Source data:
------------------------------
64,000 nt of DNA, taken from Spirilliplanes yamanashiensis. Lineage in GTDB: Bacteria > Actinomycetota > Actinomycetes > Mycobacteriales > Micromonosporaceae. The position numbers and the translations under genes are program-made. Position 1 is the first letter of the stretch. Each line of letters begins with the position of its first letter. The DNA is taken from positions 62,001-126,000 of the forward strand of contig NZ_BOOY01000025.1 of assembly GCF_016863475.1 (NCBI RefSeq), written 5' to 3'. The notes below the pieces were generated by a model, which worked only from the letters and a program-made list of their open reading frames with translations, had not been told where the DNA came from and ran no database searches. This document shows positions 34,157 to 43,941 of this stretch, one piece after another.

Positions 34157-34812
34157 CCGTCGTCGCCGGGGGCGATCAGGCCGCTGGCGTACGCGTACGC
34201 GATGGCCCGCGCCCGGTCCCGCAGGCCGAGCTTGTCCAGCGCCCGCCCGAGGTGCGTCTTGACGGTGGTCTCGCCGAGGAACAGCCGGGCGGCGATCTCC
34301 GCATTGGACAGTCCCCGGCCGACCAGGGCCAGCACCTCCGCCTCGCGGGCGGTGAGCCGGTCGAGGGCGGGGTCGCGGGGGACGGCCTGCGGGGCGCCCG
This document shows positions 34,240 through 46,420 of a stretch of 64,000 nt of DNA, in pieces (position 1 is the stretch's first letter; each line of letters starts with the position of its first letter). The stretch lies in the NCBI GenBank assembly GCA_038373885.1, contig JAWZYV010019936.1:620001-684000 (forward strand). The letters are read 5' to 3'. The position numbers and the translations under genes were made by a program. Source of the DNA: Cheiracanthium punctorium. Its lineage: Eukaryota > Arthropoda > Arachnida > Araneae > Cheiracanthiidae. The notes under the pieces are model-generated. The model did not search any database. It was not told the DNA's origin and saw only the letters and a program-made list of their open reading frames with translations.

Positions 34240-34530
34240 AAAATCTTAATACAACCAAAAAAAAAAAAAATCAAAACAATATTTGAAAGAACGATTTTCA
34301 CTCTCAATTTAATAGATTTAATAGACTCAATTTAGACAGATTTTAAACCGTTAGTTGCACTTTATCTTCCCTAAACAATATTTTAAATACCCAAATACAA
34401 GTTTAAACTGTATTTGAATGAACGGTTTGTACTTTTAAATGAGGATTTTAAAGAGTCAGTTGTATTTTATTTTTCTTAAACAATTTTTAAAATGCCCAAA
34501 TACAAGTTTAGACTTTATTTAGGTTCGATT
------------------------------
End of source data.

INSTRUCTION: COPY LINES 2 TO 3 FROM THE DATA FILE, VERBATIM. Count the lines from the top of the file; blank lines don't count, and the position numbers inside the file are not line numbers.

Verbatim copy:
Positions 34157-34812
34157 CCGTCGTCGCCGGGGGCGATCAGGCCGCTGGCGTACGCGTACGC